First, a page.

This year’s Diabetes Month is focused on promoting long-term health after gestational diabetes.

Gestational diabetes is a condition that can develop during pregnancy in women who did not have diabetes or high blood sugar before they were pregnant. During pregnancy, the placenta produces hormones that interfere with the body’s ability to properly use insulin leading to high blood sugar. This is called insulin resistance. Our body needs insulin to keep our blood sugar levels normal, and when the body cannot properly use insulin or we cannot produce enough of it, blood sugar levels rise.

Between 3 and 20 percent of pregnant women will develop gestational diabetes. If gestational diabetes is properly controlled, it is expected that the baby will be born healthy. If not controlled, the baby could grow larger, increasing the risk of complications during childbirth. The baby may also be at higher risk of having low blood sugar immediately after birth. Your doctor and diabetes educator’s advice will help you to appropriately manage blood sugars during pregnancy.

Gestational diabetes usually goes away right after childbirth, but there is still a greater chance the mother will develop diabetes later in life. The child from that pregnancy is also at future risk for obesity and type 2 diabetes. Here are 3 important steps to help you and your child stay healthy if you had gestational diabetes:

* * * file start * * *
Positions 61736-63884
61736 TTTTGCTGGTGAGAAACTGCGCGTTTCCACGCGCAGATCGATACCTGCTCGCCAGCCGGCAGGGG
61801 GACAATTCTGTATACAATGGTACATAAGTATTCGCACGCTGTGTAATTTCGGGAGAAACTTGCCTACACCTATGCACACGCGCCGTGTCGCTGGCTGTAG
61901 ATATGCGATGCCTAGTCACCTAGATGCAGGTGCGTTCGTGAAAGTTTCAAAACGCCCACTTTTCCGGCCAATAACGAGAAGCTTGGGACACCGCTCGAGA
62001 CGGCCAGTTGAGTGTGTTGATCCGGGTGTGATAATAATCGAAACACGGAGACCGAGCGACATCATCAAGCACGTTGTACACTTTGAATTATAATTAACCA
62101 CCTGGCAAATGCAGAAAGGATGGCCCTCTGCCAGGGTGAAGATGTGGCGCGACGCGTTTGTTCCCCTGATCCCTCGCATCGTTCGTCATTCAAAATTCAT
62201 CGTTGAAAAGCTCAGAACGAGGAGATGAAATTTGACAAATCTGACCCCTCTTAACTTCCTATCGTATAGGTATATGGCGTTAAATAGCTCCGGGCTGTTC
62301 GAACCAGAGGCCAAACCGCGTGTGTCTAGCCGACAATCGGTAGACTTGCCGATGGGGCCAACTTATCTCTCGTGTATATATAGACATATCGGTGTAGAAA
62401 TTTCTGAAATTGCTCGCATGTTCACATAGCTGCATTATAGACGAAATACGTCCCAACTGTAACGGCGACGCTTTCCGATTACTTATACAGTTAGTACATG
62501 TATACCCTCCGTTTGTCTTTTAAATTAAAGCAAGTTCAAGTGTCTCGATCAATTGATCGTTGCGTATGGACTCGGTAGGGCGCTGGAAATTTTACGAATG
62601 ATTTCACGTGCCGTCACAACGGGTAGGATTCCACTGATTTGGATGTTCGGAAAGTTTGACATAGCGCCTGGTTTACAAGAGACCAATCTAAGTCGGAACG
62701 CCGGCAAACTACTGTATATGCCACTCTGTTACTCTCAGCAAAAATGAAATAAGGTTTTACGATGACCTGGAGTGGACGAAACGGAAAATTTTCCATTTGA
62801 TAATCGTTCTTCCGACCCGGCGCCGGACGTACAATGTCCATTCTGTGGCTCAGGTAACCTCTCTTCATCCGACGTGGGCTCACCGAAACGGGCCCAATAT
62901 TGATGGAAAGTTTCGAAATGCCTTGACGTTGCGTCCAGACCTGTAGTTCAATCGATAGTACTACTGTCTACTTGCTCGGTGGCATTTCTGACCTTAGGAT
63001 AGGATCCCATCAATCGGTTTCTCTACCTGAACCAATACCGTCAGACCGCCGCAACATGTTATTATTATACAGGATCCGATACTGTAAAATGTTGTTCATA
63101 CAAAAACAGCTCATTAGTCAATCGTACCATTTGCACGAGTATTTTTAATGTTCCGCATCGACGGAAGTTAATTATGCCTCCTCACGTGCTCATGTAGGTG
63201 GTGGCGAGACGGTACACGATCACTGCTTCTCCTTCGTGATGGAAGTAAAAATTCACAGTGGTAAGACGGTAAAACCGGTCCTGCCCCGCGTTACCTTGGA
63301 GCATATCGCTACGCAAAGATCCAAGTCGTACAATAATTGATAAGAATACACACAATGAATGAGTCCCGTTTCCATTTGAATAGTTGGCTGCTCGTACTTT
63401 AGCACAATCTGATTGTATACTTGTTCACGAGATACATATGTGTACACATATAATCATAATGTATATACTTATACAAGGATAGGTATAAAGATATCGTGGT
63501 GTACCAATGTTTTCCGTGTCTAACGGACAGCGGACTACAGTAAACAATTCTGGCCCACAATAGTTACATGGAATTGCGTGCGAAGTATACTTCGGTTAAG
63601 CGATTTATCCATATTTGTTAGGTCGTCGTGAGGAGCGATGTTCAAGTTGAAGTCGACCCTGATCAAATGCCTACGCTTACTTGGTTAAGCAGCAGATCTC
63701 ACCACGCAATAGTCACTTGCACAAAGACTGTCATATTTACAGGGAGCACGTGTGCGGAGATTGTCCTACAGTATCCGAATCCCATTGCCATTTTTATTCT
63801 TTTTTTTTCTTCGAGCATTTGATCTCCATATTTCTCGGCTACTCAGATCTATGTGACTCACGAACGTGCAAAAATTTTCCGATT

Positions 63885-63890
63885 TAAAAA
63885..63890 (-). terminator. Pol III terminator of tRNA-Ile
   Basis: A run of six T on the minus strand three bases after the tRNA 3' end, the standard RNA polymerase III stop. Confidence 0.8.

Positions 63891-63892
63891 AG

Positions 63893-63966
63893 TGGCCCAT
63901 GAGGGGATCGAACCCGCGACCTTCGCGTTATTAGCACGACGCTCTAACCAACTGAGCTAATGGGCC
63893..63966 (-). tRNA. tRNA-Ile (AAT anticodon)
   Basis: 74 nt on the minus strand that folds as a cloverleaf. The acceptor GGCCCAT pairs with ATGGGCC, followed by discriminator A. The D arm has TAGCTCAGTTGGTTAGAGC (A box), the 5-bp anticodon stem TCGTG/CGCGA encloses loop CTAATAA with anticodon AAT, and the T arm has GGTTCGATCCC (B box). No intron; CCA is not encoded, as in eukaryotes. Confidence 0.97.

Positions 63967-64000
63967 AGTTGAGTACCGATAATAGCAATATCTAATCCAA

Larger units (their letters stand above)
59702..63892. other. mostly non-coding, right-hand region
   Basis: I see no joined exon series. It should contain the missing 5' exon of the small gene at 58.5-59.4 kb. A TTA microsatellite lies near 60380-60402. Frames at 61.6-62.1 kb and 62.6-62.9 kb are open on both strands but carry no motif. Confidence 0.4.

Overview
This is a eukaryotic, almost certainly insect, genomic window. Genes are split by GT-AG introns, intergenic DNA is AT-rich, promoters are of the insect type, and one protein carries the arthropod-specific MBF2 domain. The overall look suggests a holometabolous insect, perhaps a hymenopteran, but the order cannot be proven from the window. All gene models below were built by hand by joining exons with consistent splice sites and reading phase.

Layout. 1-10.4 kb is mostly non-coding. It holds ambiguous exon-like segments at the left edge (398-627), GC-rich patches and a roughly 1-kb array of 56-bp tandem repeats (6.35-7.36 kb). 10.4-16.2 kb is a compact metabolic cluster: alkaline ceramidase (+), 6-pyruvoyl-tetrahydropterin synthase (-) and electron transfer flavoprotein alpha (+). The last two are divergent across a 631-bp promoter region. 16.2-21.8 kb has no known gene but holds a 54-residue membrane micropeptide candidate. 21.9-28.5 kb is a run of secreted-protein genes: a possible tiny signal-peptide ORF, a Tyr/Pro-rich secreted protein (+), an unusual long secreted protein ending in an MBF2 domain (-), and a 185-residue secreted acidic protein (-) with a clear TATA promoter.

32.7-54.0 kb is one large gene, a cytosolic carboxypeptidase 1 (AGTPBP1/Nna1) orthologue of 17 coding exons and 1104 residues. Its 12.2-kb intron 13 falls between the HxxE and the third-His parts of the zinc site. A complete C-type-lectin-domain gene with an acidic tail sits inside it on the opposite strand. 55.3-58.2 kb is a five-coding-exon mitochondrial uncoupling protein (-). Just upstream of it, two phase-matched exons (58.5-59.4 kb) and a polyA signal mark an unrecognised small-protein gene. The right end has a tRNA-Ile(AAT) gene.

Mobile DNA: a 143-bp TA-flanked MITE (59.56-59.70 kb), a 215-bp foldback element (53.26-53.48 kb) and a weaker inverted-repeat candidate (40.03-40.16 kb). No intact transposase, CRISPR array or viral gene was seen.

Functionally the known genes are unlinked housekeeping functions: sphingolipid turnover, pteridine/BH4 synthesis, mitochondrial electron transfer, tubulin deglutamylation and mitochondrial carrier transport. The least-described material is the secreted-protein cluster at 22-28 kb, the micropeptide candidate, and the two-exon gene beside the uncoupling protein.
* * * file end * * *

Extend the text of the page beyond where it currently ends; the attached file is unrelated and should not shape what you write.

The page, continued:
• Get tested for type 2 diabetes within 6 weeks to 6 months after your baby is born. If the test is normal, get tested every 3 years or before planning another pregnancy.

  • Talk to your doctor if you plan to become pregnant again in the future.

  • Tell your child’s doctor if you had gestational diabetes.

Additional good news: a lot can be done to prevent or delay type 2 diabetes! For example:

  • Maintain a healthy diet by balancing your plate and choosing low glycemic index foods (ex: whole grains, legumes) spread over 3 meals, and snacks if needed. Ask your doctor to refer you to a registered dietitian to learn about healthy eating. Check out our recipes below for ideas of low glycemic index snacks!

Black Bean & Corn Salsa Recipe

Mix together 1 cup of canned black beans (rinsed well), ½ cup canned corn (rinsed well), 2 dozen sliced cherry tomatoes, and ½ diced ripe avocado with 1 tbsp olive oil, squeeze of lime & salt/pepper to taste.

Makes enough for 3 snacks – serve with 8-10 whole grain tortilla chips.

Roasted Chickpeas Recipe

Rinse 1 can of chickpeas well and pat dry. Roast for 30-40 minutes on baking sheet at 400º. Toss with ½ tbsp olive oil and ½ tsp each of cumin, chilli powder and ¼ tsp of cayenne, OR use ½ tbsp honey, ½ tsp cinnamon & ¼ tsp nutmeg.